“And after three days, I’m going to rise again from the dead.”
This is the third time that Jesus has told his disciples that this is where he’s headed—they’re on their way to Jerusalem right now (v32).
This is the third time that Mark has recorded these words of Jesus so that we can remember that this is what Jesus is about.
This is how he’s going to use his energy. This is how he’s going to exhaust his life.
He’s not going to keep turning up the volume on the action—
on miracles and fireworks and displays of power.
The crowds that were swelling and pressing and buzzing with excitement
have basically vanished in the second half of Mark.
And now you’ve got a band of astonished (confused, baffled) disciples (v32)
along with a crowd of people following Jesus who are afraid.
But Jesus just keeps telling them,
“This is what’s going to happen,
this is how I’m going to bring about the best kind of good— this is how things are going to become as God wants them to be.
“It’s not going to happen like you expect.
“It’s not going to look like God striking the world with apocalyptic violence,
it’s not going to look like the Jewish people rising in revolution against Rome,
it’s not even going to be obvious that God has established his king over the world.
“But the Son of Man—
that mysterious and powerful and divine-like figure from Daniel 7—
is about to establish the rule and reign of God over the world.
“And it’s going to look like the Son of Man be delivered over to the chief priests and teachers of the law who will hand him over to the Gentiles .
“The rulers of the people of God
are going to hand the Son of Man over
to the rulers of the known world.
“The church and the state are going to kill me.
“But three days later,
you’re going to see something new.”
Then (v35) James and John, the sons of Zebedee, came to him.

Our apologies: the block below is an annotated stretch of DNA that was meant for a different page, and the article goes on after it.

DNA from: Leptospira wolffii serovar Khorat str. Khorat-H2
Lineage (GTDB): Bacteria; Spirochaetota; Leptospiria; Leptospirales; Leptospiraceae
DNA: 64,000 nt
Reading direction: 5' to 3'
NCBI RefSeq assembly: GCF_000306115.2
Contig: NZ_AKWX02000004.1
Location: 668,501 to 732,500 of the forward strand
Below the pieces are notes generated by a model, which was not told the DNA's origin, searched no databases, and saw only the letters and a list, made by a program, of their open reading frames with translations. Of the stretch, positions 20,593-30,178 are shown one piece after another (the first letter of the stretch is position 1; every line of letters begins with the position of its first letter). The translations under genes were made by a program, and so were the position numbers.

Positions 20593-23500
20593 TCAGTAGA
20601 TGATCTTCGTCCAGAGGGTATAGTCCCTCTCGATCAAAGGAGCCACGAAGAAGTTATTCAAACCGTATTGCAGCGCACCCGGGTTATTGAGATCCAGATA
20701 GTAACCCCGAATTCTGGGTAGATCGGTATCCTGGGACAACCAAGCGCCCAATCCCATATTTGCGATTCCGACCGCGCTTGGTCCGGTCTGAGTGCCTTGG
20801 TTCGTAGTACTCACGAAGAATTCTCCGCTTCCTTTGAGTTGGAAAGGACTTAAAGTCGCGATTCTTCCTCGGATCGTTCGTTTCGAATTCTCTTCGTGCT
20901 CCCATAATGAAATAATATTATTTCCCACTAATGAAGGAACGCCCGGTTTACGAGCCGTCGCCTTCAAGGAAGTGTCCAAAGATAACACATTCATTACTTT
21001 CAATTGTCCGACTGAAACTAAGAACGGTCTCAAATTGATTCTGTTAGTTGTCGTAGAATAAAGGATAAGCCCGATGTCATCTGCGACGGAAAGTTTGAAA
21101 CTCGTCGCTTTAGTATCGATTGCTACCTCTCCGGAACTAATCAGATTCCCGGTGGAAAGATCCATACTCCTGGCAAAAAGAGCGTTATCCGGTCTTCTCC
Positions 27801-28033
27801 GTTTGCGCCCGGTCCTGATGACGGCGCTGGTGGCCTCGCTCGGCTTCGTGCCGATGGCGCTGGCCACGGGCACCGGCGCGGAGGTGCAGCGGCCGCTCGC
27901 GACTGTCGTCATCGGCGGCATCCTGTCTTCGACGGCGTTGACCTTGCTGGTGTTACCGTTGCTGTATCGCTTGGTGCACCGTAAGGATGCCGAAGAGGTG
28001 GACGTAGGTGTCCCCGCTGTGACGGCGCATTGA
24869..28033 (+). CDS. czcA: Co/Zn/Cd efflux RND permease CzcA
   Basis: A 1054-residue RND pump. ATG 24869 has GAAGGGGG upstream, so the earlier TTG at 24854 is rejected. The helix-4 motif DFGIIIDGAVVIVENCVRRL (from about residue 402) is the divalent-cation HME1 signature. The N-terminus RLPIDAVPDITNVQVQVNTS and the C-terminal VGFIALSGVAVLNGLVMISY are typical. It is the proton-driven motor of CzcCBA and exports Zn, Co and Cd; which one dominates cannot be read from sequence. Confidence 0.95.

“Teacher,” they said, “we want you to do for us whatever we ask.”
“Whatever we ask”—
the thing to ask for.
“We want a blank check, Jesus.
We want you to agree to give us whatever we want.”
These are two of the guys who are closest to Jesus—
who went up with him on Mount Tabor and saw him go nuclear—
saw him standing in for God himself talking to Elijah and Moses.
These are two of the guys who are taking Jesus seriously—
two guys who should get it by now.
Let’s hear them out.
(v36) “What do you want me to do for you?” he asked.
They replied, “Let one of us sit at your right and the other at your left in your glory.”
This is infuriating.
“You’re going to Jerusalem to die, Jesus? Ok great.
Now… how can we get cushy cabinet positions when you take over?
“If you’re going to be in charge,
we’d like to sweet seats of powers.
One of us second in command,
one of us third in command.
One at your right,
one at your left.
What do we want, Jesus?
We want rule the world.
It’s frustrating to read about the disciples in Mark.
Why don’t they get it?
What on earth is their problem?
How could they still not understand?
At every turn in Mark’s story, the disciples have very short memories.
They always seem to forget what Jesus had just said
and be thinking and dreaming and arguing
in a completely different direction than Jesus.
Jesus answers their request with a very polite (and patient) “no.”
“You don’t know what you are asking,”
Jesus says to them in verse 38.
“Can you drink the cup I’m about to drink?
Can you be baptized—can you be plunged into what I’m about to plunged into?”
“Yeah, sure, no problem,” they answer in verse 39.
“Well,” Jesus says, “you’re gonna get your wish.”
“You’re going to be plunged into suffering for my sake—
you’re going to wind up dying for me, announcing my resurrection.
“But my right and my left—
they’ve been prepared for other people.”
(Spoiler alert: if you want to see who winds up on Jesus’ right and Jesus’ left,
turn to chapter fifteen and you’ll find criminals on crosses.)
The other disciples (v41) hear about this, and they get upset—they get indignant.
“Who do these guys think they are? We’re a team—we should be ruling together.”
And Jesus has to remind them (again):
“Look, the one you’ve been waiting for—the Son of Man—is a Servant.
So you’ve to stop this nonsense about wanting to be great, wanting to conquer, wanting to rule the world.